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Other Employee Right - Benefits

It is not mandatory for employers to provide health insurance coverage to their employees. It is a voluntarily decision taken on the part of the employer to provide these benefits. If health benefits policies are established and promised to employees, then employers are obligated to provide them. If employers provide health benefits, they should provide the same coverage and benefits to all employees without discrimination.

Generally, employers have a wide variety of benefit plans for their employees. However, when these plans require contributions from covered employees, they may include deductibles and co-pay provision. Many state laws require employers offering health benefits to provide certain minimum mandated coverage, such as medical and surgical benefits, treatment of alcoholism or drug abuse, mammograms, and treatment of mental illness. It is better to check with your state’s health commissioner to question your employer’s health insurance plan’s minimum mandate coverage. If employers are not offering the requisite coverage, they might be held responsible for medical expenses that the employee incurs as a result. Employees can pursue their claims through private legal action or their state’s department of health and welfare.

Specific rules for women and old aged employees

Women: Employers providing health benefits should extend the same benefit coverage to women who are absent from work because of childbirth or disabilities related to pregnancy, as are provided to employees for other disabilities.

Older-age employees: Employees over the age of 65 have to be offered the same health insurance coverage that is being offered to younger employees and their spouses. The older employees cannot be asked to pay more than younger employees to participate in the program. In case of voluntary participation, the premium charged to older employees cannot be higher than that for younger employees.

If the employee is covered by health insurance, the question that perturbs the employee most is, “What will happen if I’m fired?” A federal law, The Consolidated Omnibus Budget Reconciliation Act (COBRA) requires employers to offer employees the opportunity to continue health insurance once the termination becomes effective. The termination can be due to any reason other than gross misconduct. However, the denial of continued insurance coverage by the insurance administrator because of gross misconduct is less.


The Consolidated Omnibus Budget Reconciliation Act (COBRA) gives workers and their families who lose their health benefits the right to choose to continue group health benefits provided by their group health plan for limited periods of time, under certain circumstances such as voluntary or involuntary job loss, reduction in the hours worked, transition between jobs, death, divorce, and other life events. Qualified individuals may be required to pay the entire premium for coverage up to 102% of the cost to the plan.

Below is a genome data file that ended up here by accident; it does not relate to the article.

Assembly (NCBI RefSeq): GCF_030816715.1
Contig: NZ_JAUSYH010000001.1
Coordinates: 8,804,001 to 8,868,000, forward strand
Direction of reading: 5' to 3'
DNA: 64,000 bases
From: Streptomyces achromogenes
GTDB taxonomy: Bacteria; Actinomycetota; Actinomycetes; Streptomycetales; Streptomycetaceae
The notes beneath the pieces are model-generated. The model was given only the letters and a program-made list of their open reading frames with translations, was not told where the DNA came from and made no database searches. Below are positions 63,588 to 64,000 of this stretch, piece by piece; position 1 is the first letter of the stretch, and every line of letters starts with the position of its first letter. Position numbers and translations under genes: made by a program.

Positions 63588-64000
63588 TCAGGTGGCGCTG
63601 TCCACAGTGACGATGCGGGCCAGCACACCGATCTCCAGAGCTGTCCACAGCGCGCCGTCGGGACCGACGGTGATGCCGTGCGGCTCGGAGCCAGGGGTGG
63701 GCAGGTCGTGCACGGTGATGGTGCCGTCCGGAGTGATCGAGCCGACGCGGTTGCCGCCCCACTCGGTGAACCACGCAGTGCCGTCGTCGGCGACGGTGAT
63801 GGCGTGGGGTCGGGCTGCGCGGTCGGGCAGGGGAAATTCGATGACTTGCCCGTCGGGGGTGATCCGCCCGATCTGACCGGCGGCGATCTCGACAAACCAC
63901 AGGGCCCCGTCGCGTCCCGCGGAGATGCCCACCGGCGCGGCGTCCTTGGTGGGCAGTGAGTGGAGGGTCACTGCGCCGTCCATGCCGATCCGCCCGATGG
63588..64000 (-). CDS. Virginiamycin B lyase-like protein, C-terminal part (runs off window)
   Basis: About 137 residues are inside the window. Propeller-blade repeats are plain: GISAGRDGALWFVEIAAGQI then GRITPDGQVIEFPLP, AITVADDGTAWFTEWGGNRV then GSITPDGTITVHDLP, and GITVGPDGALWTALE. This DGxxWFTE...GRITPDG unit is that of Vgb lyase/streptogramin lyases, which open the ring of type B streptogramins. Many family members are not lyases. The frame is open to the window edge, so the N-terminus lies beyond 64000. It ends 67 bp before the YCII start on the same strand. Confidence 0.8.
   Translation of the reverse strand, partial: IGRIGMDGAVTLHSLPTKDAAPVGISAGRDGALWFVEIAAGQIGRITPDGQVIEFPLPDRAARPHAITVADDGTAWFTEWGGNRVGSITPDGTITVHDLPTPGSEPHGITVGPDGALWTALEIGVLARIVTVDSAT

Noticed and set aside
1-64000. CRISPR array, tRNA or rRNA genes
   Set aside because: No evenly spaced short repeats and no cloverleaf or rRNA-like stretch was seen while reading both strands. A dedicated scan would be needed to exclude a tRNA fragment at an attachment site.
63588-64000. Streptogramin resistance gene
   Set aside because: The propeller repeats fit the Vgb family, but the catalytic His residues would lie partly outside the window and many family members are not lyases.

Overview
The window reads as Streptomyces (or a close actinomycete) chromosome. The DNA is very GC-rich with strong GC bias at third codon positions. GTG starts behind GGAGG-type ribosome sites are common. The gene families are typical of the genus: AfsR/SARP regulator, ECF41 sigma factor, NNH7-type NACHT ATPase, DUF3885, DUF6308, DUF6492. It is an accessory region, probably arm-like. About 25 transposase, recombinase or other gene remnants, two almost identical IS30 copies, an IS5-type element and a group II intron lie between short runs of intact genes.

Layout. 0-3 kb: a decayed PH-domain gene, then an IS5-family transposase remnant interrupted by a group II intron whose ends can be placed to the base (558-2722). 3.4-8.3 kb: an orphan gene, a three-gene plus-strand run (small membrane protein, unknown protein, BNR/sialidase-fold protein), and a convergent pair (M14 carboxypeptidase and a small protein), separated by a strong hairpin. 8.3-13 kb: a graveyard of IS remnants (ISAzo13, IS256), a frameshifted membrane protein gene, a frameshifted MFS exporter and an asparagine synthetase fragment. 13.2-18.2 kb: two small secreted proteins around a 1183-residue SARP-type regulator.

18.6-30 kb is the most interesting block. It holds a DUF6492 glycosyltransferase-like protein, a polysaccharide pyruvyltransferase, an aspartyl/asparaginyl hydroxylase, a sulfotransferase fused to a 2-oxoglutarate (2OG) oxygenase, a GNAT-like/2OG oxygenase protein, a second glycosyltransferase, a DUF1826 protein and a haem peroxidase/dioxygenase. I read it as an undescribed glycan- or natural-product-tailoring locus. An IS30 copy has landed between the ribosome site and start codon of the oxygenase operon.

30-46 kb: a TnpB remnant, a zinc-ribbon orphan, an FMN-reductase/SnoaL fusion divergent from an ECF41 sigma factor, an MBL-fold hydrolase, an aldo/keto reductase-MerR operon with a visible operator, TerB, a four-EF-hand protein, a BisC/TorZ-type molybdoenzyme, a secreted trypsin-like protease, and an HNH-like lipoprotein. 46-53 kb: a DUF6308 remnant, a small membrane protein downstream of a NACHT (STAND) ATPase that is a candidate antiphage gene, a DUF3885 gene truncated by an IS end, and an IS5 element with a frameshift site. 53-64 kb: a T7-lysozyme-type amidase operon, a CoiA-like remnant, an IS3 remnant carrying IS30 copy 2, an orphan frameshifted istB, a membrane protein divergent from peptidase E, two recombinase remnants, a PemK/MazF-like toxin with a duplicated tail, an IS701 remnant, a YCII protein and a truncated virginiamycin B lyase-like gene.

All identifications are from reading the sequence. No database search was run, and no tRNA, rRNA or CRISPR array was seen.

COBRA generally requires that group health plans sponsored by employers with 20 or more employees in the prior year offer employees and their families the opportunity for a temporary extension of health coverage (called continuation coverage) in certain instances where coverage under the plan would otherwise end.

COBRA outlines how employees and family members may elect continuation coverage. It also requires employers and plans to provide notice.

The coverage is not automatic. Employees should notify the company or administrator about their desire to be continued or elect to remain in the health benefit plan. Employers must notify each employee and his/her spouse of their COBRA rights as they join the insurance plan or within 30 days. Employers have 30 days to notify the plan administrator that an employee, dependent, and/or spouse is no longer eligible to continue in the group.

Premiums - Employees electing continuation of coverage must pay the first premium within 45 days of making the election. After the first premium payment, the employee must pay additional premiums within 30 days of when they are due. When the employee decides to continue under the employer’s (MISSING WORD), it is the employee who has to pay the premium, not the employer. The premium can be over $500/month for family coverage. In certain cases,the employer may require the employee to pay up to 102% of the premium (2% is charged for administration costs). The premium should be send to the employer, not the insurance company. It should be send every month; otherwise the coverage will lapse.

HIPAA Health Insurance Reform

Title I of the Health Insurance Portability and Accountability Act of 1996 (HIPAA) protects health insurance coverage for workers and their families when they change or lose their jobs. Visit this site to find out about pre-existing conditions and portability of health insurance coverage.

The reform assures that the uninsured employee who desires to be part of a group health insurance plan cannot be charged higher premiums because of his/her present or past medical record. The employee may only be denied coverage on the basis of pre-existing conditions for a maximum of 12 months. However, if an employee had continuous coverage prior to beginning a new job, and no more than 63 days had passed since the last date of coverage, the oneyear exclusion period for pre-existing conditions is reduced by the number of months that the employee previously had coverage.

Many states have their own version of COBRA covering smaller employers, and some even cover all employers who offer group insurance to their employees.

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